Growing up, we did Lan-Parties at home because there were so many of us including our cousins that lived next door. It was a group of nine kids that used to play together all the time, it was so much fun, I miss it. [laughs]

 

 

What was your first job in gaming?

 

My first job was at Redbull, managing their esports channel, which is somewhat similar to what I do now, taking care of all content and media.


Moving on to work with Riot Games, what has that looked like?


Riot contacted me about three years ago, and I was really interested. At the time I was already really into League of Legends, and I loved watching the LCS. When I finally got the job, I was like “holy crap”. I moved to Berlin about two and a half years ago to be with the team, and my work has really developed since. I am just really happy to be here, and I am really excited about all the new products coming out as well.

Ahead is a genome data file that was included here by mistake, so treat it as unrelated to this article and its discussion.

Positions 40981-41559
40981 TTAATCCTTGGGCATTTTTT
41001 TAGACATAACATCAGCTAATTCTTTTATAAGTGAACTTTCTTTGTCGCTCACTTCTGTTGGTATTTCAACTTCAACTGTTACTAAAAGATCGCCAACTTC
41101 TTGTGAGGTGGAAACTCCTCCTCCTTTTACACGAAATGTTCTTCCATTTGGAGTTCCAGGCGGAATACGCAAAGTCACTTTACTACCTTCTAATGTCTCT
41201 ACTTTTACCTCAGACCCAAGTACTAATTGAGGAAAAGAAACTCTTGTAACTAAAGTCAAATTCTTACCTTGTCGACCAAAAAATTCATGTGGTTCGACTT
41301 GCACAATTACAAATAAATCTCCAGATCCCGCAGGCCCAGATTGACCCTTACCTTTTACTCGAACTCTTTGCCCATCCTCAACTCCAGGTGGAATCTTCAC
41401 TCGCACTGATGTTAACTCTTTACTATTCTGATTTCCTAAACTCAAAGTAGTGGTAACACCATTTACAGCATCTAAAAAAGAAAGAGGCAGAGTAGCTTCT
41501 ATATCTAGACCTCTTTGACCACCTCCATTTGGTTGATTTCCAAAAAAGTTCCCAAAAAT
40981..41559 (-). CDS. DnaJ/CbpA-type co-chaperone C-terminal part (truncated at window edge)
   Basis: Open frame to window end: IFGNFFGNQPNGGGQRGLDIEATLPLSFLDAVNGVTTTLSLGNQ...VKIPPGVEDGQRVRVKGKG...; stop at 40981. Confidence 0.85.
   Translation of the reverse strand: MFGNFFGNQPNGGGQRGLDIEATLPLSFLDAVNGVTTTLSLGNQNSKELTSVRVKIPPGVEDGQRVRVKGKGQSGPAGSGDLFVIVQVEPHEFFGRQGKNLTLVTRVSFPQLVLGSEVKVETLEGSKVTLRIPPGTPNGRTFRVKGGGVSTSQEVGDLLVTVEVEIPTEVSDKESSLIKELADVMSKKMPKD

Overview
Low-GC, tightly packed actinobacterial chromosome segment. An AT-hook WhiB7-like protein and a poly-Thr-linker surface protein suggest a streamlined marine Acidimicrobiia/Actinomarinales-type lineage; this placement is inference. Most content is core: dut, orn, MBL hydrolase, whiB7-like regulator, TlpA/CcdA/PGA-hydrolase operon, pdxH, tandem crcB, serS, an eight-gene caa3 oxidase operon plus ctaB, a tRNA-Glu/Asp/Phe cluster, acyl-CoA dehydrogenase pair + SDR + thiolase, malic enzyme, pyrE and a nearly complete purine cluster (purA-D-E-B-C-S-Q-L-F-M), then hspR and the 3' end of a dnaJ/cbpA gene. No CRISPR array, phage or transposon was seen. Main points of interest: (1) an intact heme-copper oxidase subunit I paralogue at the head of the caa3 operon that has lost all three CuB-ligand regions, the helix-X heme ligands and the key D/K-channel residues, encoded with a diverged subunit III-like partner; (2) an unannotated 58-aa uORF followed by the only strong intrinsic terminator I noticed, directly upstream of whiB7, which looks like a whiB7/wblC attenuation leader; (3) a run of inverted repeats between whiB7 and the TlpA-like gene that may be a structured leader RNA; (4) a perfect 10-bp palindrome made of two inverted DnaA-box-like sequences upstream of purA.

Now about VALORANT: I think the roots of the scene have been establishing themselves so quickly. Where did the VALORANT team learn from to establish its esports model?

 

VALORANT is still a really young game. The fact that it has launched its esports in the same year of its release is incredible to me. In 2020, after the beta, we allowed the community to move fast with the game, with the Ignition series we saw the first organizations establishing themselves and running these tournaments. We were testing out what these tournaments could be like, learning about rules, and from community reactions.

 

What we have learned this year allows us to establish First Strike as the first official event from Riot, setting the tone for how things will be for next year. This year is all about learning, understanding what the community, players, and teams want. First Strike will really help facilitate storyline building as well, and 2021 will be our first year.